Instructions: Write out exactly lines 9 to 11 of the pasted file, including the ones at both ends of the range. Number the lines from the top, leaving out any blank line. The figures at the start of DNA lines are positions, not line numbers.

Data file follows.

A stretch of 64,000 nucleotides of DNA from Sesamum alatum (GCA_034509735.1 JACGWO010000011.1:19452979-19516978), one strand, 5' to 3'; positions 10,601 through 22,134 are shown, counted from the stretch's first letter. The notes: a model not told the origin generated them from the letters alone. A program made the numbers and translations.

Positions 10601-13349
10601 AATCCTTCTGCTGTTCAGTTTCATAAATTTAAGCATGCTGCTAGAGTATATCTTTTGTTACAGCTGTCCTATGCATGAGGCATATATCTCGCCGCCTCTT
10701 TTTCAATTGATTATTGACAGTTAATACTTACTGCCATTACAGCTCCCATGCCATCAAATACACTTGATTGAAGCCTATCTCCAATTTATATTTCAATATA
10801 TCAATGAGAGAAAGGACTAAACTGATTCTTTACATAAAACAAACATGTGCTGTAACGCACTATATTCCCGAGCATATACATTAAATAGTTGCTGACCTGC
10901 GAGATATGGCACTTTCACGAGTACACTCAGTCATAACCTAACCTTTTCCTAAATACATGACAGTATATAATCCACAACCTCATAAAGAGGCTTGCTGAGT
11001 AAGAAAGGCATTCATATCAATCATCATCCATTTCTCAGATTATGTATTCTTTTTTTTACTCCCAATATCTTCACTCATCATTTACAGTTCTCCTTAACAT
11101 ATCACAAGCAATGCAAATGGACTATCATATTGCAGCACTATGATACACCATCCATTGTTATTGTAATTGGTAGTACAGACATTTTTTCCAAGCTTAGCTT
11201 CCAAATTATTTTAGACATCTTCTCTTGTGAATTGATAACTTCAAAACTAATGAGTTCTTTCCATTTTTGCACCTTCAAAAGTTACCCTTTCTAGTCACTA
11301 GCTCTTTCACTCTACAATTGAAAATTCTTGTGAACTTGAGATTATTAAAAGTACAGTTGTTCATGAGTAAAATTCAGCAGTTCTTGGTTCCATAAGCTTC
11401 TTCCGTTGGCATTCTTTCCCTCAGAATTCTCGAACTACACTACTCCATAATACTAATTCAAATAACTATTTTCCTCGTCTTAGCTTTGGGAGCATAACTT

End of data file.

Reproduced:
11201 CCAAATTATTTTAGACATCTTCTCTTGTGAATTGATAACTTCAAAACTAATGAGTTCTTTCCATTTTTGCACCTTCAAAAGTTACCCTTTCTAGTCACTA
11301 GCTCTTTCACTCTACAATTGAAAATTCTTGTGAACTTGAGATTATTAAAAGTACAGTTGTTCATGAGTAAAATTCAGCAGTTCTTGGTTCCATAAGCTTC
11401 TTCCGTTGGCATTCTTTCCCTCAGAATTCTCGAACTACACTACTCCATAATACTAATTCAAATAACTATTTTCCTCGTCTTAGCTTTGGGAGCATAACTT